Is Google doing evil, and does it matter for development of the Internet?
Published on 13 January 2012
Updated on 07 September 2022
Updated on 07 September 2022
Jaunty young Google’s public mission, ‘Do no Evil’, had a charm that seemed so fresh in the face of technology giants such as Microsoft which had morphed grotesquely into a simulacrum of the IBM whose traditional, monopolistic business model a fresh-faced Gates appeared to challenge in the 1970’s. On the one hand, it is hardly surprising that Google is regularly shown to be as ravenous a hegemonic exploiter of its market dominance as many other capitalist companies. Google plays dirty in Kenya is today’s news, closely following Twitter’s outrage at Google’s apparent skewing of search to favour its own competitor in the social stakes, Google+. These seem part of a pattern, as described by Diplo’s Mary Murphy, in which Google’s skill and pre-eminence in managing search, is in fact altering the very nature of the way that information and knowledge travels. From the zealous free-market right too, there has been a steady stream of criticism for Google’s anti libertarian and monopolistic position, as in 2011’s, “Search & Destroy”: Why You Can’t Trust Google Inc”
On the other hand, in our intricately connected world, management and control of Information and Knowledge is a critical issue, especially in the context of Global Development. In small and developing states, diplomats, academics and, indeed, anyone active on the Internet needs no reminding of the power in Google’s algorithm. Try searching for any development related term – say Banana Leaf Wilt disease – and see how many references on the all important first page come from outside the richer countries in the OECD? The results change to some extent depending on location – as long as you accept Google’s offer to acknowledge location – but this bias to better resourced, longer-established Northern institutions has a profound impact on Development knowledge and policy. Civil servants who advise ministers are as busy as the rest of us and not necessarily more aware of how to combat Google’s bias (through using specialist search engines or custom search). So policy development advances on a narrow, self-reinforcing knowledge base.
More specific to eDiplomacy, try searching for ‘Bahrain latest’. From the UK, as shown opposite, there is one Bahraini source on the first page. What’s a nuisance or disturbing personally, and dysfunctional – at best – in global Development, becomes a significant challenge for MFA and other Government agencies seeking to promote national agendas. At the same time, social media is changing the search agenda, since behaviour on the sites replicates online the standard human pattern that we trust the opinions and advice of those we know more than anonymous sources. The geographical spread of social media is transforming these tools into a global public space. However, as is still being demonstrated in the continuing ferment in the Arabic speaking countries, nations have little control or sometimes influence on the news which spreads across the networks, which of course is then reflected in Google and other search engines.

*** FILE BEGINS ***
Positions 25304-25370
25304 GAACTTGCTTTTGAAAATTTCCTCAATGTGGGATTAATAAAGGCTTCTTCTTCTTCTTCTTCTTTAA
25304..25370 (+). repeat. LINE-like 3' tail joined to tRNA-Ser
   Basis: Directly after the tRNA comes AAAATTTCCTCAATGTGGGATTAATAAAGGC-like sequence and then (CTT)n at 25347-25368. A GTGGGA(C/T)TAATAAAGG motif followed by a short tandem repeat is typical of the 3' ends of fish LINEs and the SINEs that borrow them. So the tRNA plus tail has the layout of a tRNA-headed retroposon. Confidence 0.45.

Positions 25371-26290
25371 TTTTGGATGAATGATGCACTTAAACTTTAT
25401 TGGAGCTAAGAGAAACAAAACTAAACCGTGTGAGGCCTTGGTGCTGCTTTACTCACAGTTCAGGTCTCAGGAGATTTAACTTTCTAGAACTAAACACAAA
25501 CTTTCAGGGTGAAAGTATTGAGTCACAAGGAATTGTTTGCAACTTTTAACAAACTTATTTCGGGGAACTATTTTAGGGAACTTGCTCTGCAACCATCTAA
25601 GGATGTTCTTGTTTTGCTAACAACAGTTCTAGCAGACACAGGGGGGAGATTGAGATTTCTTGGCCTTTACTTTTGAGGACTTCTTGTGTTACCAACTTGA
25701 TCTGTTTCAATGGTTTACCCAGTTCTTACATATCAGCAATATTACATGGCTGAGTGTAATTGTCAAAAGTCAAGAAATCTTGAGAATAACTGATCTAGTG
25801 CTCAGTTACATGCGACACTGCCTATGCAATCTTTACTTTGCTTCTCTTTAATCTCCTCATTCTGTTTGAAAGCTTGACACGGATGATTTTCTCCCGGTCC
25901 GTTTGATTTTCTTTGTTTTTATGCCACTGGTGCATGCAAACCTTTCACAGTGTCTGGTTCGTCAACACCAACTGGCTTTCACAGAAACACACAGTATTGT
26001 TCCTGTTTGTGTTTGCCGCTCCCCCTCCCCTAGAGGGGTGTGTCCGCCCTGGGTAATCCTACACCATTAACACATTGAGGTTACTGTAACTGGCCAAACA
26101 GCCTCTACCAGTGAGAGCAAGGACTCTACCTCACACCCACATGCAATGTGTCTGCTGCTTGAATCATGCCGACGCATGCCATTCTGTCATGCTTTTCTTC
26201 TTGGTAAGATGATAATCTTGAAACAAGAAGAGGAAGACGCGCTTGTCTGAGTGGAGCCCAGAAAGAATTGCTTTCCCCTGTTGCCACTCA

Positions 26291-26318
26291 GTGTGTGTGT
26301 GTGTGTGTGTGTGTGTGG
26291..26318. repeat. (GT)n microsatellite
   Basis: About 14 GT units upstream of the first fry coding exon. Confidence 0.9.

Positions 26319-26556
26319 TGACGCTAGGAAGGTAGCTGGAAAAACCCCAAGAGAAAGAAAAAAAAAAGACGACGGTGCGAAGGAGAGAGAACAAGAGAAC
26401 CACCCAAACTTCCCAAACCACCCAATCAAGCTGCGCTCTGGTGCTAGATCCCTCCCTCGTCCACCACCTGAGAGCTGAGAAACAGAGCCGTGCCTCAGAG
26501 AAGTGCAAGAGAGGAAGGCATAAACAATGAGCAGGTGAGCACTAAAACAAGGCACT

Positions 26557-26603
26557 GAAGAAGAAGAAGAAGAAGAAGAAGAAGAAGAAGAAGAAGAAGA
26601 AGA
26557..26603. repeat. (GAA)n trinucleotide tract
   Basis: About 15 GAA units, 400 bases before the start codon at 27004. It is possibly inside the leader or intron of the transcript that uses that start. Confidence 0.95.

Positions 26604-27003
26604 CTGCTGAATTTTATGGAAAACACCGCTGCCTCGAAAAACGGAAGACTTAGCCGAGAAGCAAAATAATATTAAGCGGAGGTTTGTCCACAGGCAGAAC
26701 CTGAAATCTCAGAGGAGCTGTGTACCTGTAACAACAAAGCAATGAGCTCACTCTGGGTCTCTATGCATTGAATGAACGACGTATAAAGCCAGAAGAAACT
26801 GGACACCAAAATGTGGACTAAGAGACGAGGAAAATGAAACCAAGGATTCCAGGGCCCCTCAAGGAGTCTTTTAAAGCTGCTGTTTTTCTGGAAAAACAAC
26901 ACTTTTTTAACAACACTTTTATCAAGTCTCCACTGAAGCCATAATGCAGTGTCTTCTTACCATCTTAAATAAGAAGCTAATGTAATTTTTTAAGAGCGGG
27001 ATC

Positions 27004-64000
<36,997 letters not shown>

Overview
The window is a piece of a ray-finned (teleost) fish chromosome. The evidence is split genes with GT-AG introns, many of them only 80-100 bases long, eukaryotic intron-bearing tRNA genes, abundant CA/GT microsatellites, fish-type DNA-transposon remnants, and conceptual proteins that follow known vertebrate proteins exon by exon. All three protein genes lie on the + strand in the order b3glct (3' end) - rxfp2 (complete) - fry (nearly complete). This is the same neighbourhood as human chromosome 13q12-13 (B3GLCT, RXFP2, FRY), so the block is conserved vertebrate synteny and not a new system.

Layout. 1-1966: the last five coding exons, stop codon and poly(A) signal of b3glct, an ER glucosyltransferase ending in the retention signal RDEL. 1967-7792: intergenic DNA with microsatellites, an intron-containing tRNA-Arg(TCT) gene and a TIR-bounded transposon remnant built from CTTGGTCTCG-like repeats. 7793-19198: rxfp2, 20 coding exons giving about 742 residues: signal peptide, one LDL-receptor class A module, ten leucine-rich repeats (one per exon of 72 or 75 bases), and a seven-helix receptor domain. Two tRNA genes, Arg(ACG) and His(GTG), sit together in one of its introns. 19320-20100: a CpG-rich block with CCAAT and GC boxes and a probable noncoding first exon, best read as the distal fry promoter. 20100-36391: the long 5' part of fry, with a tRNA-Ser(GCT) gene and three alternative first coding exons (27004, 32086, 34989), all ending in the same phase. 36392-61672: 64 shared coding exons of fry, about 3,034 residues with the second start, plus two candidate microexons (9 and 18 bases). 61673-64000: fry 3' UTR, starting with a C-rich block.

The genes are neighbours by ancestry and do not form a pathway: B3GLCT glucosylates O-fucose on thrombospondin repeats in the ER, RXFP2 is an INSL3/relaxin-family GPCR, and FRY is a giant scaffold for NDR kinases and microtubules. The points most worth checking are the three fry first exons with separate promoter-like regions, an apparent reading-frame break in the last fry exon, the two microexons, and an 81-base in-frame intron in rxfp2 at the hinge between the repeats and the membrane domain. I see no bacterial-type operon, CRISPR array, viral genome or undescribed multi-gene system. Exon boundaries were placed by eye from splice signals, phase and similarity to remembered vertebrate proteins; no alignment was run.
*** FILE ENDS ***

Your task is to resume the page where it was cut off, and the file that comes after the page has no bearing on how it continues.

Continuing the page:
None of these are particularly new challenges: Search Engine Optimisation (SEO) has gone from a dark art to a mainstream commercial service, and is well understood within Government technical teams. While the increasing activity on #eDiplomacy and #DigitalDiplomacy within Twitter by MFA staff demonstrates the growing recognition of the need to invest in these channels. However, as in so many things, the resources available in small and developing nations for technical interventions or simple commercial operations, such as buying search terms, is severely limited. And it is no coincidence that it is the larger, better resourced MFA such as in the US, Canada or the UK, that have invested the most in the new digital channels.
And what links this to the power of Google is illustrated in a provocative piece from the always insightful Evgeny Morozow who sees huge risks in the coming together of the globally powerful US digital industries and US digital diplomacy. What is new are signs of a significant backlash, according to Morozow:
Democratic and authoritarian states alike are now seeking “information sovereignty” from American companies, especially those perceived as being in bed with the U.S. government. Internet search, social networking, and even email are increasingly seen as strategic industries that need to be protected from foreign control. Russia is toying with spending $100 million to build a domestic alternative to Google. Iranian authorities are considering a similar idea after banning Gmail last February, and last summer launched their own Facebook clone called Velayatmadaran, named after followers of the velayaat, or supreme leader. Even Turkey, a U.S. ally, has plans to provide a government-run email address to every Turkish citizen to lessen the population’s dependence on U.S. providers.
But then today is Friday 13th, in the last year of the Mayan calendar. By this time last year Tunisia’s Ben Ali was on the brink of resignation and no-one, least of all the protagonists, expected the upheaval that was to sweep to the East along the North African coast during the next few months. Could this be the year in which the configuration of the Internet’s key players changes as dramatically? All we can say for sure is that Google’s share price is sliding!